The origin of Ingrid Gaier’s new textile works is to be found in the perception of the body. The basis upon which they are developed can be described in few words: a female body in a room. With these two elements Gaier enters into free, contemplative play, at whose end are objects that conserve bodily and spatial experiences. In this process the artist is supported by intimate knowledge of how to work with the body, and by a highly developed philosophy of visual depiction and its manipulation. The scene of the action – the room – is translated into curtain-like bands of cloth, which, permeated with appliques and perforations, define a precisely formulated, flattened area of space. The logic of the nested forms and their interpenetration suggests locality and physicality, unfolding anew the original space of movement. Depiction of the body is broken down into cutouts and sections, contour and filling; then it is sewn onto wide bands of cloth. A layer of embroidered thread (like skin) spreads out over certain areas of these body fragments, and intermittently undergarments or tube-shaped elements (referencing entrails) have been sewn on. Having established this cartography on the fabric surface, Gaier begins to play a game oscillating between the sensuous-expressive recording of perception and carefully structured declination in the language of ornament. The grammatical permutations of this language are: multiplication, mirroring, rotation and layering. Through her experimental and undogmatic approach, Ingrid Gaier happily sidesteps various conventions, thus arriving at surprising technological solutions. In this sense she is, in fact, not a textile artist at all.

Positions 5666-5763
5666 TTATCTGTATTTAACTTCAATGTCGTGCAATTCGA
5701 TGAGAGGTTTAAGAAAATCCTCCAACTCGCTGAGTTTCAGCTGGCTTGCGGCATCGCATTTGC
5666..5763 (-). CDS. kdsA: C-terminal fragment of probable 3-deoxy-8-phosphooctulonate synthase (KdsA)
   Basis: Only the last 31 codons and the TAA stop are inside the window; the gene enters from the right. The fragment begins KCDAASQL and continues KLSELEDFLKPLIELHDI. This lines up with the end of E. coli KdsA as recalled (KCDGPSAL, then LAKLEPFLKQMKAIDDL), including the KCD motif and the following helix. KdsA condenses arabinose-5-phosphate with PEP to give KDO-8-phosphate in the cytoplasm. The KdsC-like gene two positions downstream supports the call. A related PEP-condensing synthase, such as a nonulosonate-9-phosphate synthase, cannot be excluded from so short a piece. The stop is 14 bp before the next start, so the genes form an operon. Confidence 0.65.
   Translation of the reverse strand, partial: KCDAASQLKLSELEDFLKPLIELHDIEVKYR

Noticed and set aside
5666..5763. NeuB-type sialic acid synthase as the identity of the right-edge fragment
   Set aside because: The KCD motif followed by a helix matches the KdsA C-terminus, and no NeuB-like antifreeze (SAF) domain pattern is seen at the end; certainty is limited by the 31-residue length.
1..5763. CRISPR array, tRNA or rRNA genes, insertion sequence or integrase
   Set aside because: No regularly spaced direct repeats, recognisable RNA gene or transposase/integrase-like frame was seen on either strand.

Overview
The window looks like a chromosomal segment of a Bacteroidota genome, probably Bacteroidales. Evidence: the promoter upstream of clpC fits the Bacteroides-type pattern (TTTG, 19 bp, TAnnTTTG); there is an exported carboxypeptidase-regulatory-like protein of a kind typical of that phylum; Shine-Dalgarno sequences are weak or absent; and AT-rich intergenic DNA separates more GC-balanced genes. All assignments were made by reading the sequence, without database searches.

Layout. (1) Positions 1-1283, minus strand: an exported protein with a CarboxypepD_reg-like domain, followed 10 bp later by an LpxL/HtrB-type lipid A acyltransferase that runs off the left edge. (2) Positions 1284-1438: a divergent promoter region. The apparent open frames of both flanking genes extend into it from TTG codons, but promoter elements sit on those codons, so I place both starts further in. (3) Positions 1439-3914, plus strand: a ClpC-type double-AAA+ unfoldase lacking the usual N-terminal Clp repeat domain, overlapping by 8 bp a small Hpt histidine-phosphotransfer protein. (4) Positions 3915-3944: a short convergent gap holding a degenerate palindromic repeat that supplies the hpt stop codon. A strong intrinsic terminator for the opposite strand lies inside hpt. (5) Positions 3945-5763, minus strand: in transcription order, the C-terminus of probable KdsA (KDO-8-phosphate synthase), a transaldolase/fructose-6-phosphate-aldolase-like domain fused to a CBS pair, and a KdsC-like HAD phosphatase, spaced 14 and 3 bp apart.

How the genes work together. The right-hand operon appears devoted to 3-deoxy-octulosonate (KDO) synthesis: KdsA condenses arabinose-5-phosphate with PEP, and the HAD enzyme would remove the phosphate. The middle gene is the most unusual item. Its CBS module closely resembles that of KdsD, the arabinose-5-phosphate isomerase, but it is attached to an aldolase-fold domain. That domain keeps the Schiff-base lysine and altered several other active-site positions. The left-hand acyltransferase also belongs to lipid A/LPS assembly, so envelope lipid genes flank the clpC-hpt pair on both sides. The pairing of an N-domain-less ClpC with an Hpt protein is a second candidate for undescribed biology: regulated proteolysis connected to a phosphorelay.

Lucas Horvath, 2001 / folder text for the exhibition at Eboran Gallery, Salzburg